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Additive Manufacturing of Elastomer, Ceramic & Metal Multi-functional Structures

Dr. Eric Macdonald is one of the pioneering developers of 3D printed electronics and he also happens to ba great storyteller. In this short presentation, you can learn about the evolution of 3D printed electronics at their lab from 2009 until now.

First, you will see an example of 3D printed motors from 2009. Here, the 3D printing process would be interrupted to manually insert wires and magnetics into the stator, making a functional motor able to run at 4000 rpm.

In the next example, you can see an automatic multi-station system, combining multiple 3D print and gantry/worktop stations all connected and orchestrated by an industrial robotic arm. Here, the plastic parts would be printed using Stratasys printers. The 3D printing process would be interrupted and the robotic arm would take the part to other gantries where wire placement, milling, machining, dispensing, IC and PCB placement etc could automatically take place, before the robotic arm would take the part back to the 3D printer to continue the build up. This was thus a fully automated system for building 3D printed electronics.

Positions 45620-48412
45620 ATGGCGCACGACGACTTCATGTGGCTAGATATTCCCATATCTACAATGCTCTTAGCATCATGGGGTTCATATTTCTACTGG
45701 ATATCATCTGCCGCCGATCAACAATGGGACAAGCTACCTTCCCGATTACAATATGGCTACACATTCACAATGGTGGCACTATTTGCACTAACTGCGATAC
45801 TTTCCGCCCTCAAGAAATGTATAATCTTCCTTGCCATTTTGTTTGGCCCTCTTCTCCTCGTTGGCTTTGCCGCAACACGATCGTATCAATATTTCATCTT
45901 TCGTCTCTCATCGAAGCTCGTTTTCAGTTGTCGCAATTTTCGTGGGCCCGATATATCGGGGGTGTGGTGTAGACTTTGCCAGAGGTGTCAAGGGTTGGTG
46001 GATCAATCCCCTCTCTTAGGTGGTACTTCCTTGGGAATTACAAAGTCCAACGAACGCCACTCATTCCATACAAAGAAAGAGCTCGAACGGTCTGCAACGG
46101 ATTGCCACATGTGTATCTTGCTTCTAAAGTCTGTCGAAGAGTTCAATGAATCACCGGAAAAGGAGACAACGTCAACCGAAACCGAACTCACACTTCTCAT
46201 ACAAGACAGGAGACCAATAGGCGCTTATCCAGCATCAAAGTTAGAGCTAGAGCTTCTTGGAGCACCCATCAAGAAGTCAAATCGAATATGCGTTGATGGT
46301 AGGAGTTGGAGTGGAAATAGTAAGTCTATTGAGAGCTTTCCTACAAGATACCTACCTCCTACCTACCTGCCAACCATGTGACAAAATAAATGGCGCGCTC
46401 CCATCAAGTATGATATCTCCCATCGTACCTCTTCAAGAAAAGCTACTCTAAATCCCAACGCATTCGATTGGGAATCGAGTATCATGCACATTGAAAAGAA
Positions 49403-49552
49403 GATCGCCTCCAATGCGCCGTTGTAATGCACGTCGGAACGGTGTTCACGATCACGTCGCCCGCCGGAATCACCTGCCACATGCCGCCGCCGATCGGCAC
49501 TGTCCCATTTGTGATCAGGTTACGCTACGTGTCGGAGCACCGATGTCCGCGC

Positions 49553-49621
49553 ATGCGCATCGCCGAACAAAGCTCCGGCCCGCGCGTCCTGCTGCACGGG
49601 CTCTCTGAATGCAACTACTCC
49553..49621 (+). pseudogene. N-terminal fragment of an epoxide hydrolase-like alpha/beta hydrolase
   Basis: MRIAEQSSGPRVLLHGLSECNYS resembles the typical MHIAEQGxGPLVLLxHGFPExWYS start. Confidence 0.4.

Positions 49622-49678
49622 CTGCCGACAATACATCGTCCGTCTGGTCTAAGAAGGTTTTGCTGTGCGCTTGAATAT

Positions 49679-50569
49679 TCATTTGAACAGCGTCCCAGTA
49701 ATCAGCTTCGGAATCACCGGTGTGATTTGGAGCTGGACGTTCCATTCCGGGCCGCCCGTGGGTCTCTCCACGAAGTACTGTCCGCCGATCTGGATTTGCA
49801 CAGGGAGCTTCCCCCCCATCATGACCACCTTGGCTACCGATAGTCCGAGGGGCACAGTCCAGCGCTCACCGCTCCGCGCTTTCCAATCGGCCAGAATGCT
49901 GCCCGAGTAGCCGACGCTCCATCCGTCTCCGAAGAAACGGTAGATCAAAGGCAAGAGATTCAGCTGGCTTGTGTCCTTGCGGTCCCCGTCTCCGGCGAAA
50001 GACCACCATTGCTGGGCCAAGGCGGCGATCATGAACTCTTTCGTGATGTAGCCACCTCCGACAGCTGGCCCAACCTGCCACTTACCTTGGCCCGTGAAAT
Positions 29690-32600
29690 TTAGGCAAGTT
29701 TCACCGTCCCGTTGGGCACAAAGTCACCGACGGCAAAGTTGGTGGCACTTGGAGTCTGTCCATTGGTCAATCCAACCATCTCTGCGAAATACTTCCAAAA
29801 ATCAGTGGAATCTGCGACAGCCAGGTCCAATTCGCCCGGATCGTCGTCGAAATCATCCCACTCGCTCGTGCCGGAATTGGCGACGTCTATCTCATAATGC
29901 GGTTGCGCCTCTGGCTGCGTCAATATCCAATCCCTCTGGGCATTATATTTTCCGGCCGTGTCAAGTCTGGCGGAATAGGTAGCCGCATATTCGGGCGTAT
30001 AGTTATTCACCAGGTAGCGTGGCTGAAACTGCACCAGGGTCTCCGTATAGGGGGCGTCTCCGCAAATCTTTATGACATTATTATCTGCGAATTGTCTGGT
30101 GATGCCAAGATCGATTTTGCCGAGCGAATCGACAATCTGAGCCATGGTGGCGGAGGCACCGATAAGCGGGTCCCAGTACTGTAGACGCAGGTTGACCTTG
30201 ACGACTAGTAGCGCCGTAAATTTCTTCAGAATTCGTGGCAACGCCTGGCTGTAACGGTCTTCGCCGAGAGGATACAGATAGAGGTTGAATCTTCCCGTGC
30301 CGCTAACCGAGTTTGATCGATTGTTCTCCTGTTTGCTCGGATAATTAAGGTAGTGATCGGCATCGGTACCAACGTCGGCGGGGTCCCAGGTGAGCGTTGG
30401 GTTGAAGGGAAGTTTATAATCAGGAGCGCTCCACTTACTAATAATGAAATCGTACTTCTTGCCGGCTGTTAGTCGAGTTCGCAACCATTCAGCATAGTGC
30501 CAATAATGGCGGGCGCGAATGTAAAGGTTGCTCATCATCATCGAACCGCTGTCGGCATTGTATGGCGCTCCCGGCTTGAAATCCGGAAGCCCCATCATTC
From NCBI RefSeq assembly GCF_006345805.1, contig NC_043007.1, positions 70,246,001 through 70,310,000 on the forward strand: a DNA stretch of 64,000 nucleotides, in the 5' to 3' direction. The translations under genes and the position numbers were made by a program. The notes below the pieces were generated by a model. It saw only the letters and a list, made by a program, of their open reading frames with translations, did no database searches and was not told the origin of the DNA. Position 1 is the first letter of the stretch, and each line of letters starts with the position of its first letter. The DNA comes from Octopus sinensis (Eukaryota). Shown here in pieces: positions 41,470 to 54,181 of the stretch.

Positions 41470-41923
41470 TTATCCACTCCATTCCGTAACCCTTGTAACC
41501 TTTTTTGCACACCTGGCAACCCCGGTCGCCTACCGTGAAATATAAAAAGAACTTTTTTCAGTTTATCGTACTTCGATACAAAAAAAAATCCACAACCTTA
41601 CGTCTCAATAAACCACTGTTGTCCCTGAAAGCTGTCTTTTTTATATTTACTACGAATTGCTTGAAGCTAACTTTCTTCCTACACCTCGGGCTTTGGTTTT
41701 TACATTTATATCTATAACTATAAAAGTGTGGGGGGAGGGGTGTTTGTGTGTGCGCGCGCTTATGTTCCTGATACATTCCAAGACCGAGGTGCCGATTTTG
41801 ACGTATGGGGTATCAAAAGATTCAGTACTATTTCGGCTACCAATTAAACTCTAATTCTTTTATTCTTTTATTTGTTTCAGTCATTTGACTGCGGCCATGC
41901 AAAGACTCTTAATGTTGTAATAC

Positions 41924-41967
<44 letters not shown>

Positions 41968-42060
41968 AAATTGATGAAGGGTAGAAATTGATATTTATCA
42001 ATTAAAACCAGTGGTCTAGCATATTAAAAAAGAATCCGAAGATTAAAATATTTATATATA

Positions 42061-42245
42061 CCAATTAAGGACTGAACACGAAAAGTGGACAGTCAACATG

In general, Eric's group did not focus on conductive inks and pastes given the low conductivity levels. However, as they look to form 3D printed electronics based on alumina and zirconia sintered at high temperature, they may re-use high temperature sintered conductive plates, perhaps borrowed from the LTCC world. Given the high sintering temperatures, very high conductivity levels can be achieved.

To learn more about the world of 3D printed electronics join us onsite in Eindhoven (the Netherlands) on 12-13 OCT 2022


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